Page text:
TUPELO, Miss. (WTVA) -- The Mississipppi House of Representatives voted Friday not to revive a Medicaid bill that was killed in January.
This comes as Republican leaders say the state simply can't afford to add more residents to Medicaid.
A Tupelo-based organization, Catch Kids, hosted a community forum Friday morning to discuss what those changes could mean.
The expansion is part of the Affordable Care Act, more commonly called Obamacare.
It is designed to fill gaps in health coverage by creating minimum Medicaid eligibility requrirements.
There has been much said and written about the pros and cons of Obamacare, but ogranizers say it was a non-political event.
"We just wanted to dissiminate the information so that the public is aware of what is being done and the advantages and disadvantages of the proposed expansion," said Valerie Long, executive director of Catch Kids.
Medicaid expansion is one part of the Affordable Care Act, however; its implementation has many sides.
"Currently, if you have a certain financial situation where you are under 138 percent of poverty - you aren't eligible for the Medicaid program automatically. You have to be pregnant, elderly, disabled, or the parent of a minor child. What the expansion does is it gets rid of all these categories and it just has financial eligibility," said Signe Shackelford of the Center for Mississippi Health Policy.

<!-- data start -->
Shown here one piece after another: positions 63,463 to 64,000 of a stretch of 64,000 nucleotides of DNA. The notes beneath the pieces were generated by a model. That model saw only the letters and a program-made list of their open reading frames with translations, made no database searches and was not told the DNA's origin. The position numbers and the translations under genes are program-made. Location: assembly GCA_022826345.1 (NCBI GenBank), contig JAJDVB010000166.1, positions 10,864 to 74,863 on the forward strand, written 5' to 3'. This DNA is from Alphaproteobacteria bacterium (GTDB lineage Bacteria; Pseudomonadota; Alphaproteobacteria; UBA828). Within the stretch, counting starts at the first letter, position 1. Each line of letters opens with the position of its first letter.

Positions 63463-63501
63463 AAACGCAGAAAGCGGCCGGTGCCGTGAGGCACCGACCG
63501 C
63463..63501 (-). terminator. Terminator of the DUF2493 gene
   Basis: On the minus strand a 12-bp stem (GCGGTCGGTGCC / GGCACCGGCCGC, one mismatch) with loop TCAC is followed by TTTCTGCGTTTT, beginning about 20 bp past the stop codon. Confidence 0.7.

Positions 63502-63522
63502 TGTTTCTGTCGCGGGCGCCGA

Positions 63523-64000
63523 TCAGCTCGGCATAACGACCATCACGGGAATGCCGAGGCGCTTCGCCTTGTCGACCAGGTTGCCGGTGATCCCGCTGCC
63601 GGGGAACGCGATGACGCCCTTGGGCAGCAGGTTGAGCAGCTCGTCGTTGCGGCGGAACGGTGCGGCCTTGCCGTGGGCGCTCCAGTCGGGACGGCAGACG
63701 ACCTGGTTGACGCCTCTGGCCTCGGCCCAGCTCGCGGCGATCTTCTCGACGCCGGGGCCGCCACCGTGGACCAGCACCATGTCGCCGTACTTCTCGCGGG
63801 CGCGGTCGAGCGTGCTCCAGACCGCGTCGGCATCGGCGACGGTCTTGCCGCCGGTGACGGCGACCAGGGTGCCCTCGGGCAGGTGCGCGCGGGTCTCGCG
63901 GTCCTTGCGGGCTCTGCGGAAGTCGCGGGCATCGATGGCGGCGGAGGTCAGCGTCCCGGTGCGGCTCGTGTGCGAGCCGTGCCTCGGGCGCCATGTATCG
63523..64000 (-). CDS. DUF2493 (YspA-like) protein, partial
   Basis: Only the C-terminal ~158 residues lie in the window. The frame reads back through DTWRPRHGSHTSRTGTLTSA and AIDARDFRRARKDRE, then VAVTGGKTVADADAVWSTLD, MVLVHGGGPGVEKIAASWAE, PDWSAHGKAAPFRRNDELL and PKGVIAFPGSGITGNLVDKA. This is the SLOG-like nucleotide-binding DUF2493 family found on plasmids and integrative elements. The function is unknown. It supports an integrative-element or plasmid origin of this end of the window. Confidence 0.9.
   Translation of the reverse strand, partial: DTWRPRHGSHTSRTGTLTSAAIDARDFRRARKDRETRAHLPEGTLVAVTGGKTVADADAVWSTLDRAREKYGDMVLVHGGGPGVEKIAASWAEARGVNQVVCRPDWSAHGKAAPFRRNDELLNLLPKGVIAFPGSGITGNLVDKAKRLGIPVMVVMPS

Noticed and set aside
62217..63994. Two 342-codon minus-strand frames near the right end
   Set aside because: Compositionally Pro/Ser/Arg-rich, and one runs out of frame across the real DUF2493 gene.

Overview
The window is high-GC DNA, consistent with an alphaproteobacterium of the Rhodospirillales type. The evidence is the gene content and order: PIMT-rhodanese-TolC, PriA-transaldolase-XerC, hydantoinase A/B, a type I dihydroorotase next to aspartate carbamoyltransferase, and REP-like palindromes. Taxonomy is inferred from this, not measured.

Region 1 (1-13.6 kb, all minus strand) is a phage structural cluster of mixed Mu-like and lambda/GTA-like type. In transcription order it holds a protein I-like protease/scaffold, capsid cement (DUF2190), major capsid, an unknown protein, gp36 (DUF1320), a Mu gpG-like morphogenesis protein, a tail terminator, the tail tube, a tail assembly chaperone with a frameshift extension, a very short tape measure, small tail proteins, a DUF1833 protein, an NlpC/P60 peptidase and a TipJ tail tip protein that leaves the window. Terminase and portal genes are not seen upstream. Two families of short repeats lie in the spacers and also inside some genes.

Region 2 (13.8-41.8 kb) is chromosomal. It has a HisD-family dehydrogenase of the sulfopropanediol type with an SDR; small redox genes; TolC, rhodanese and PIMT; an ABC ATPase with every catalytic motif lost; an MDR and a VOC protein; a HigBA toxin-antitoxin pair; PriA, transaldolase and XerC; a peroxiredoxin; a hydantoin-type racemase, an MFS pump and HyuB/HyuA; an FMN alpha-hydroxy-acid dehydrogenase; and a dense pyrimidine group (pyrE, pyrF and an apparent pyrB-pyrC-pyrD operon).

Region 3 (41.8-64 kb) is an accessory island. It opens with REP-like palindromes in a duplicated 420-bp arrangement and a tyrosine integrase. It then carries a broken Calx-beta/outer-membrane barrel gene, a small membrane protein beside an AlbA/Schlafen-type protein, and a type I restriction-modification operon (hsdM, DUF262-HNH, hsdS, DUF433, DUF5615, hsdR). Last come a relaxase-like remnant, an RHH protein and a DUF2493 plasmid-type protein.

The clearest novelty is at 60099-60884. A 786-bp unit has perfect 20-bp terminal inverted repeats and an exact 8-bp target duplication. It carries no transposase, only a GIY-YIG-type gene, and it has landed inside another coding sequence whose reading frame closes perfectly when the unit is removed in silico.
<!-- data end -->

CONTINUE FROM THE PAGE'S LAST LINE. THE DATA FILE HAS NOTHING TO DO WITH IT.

So, what would a sudden increase in the medicaid roles mean to health care professionals?
"I think it's just a good time to really bring that more to the forefront of the discussions. If we are increasing the number of patients with the medical coverage, we certainly need them to have a place to go to a doctor to call their own and be able to access the health care system," said guest speaker Dr. Jim Rish of Tupelo.
"As we're moving forward, I am very doubtful that expansion will occur in the state of Mississippi this year. Hopefully, as we move forward and explore the benefits and costs of this program, hopefully in the very near future we'll be able to evaluate that," said Timothy Moore, the vice-president of North Mississippi Health Services.
Over 300,000 uninsured and underinsured working Mississippians would have access to health insurance with the expansion of Medicaid, according to the Mississippi Health Advocacy Group.